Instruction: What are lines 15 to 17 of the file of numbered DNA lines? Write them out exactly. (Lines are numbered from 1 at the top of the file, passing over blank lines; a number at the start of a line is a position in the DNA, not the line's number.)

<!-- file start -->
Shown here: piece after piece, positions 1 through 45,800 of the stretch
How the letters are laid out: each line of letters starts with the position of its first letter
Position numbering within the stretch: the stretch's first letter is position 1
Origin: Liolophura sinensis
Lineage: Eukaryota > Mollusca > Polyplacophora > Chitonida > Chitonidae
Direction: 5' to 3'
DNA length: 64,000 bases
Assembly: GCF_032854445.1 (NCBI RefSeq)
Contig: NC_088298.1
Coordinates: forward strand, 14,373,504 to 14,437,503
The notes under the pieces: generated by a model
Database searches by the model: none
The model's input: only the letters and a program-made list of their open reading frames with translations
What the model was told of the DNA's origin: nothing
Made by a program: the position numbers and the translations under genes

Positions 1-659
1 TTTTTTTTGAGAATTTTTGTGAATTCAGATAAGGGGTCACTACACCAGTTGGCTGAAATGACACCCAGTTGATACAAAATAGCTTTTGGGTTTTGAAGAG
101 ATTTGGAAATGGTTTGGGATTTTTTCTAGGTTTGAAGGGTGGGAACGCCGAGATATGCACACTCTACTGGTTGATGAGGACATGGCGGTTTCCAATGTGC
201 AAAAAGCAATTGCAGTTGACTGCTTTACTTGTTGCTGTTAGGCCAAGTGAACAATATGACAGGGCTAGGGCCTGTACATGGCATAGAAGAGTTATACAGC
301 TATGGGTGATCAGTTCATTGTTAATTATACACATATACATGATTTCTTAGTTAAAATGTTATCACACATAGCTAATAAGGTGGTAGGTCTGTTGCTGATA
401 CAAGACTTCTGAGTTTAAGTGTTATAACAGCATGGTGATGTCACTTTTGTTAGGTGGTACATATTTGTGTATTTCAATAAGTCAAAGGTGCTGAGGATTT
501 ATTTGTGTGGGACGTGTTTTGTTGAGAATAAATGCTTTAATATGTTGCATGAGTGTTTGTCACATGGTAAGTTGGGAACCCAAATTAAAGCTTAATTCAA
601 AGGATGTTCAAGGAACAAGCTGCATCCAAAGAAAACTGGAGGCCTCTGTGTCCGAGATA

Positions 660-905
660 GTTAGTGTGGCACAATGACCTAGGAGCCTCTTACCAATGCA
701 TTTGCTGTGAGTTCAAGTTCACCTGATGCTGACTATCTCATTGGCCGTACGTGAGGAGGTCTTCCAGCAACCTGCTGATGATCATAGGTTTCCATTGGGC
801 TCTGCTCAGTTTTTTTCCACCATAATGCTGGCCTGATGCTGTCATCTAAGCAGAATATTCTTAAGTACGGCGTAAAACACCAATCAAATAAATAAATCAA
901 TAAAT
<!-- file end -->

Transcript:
Made by a program: the position numbers and the translations under genes

Positions 1-659
1 TTTTTTTTGAGAATTTTTGTGAATTCAGATAAGGGGTCACTACACCAGTTGGCTGAAATGACACCCAGTTGATACAAAATAGCTTTTGGGTTTTGAAGAG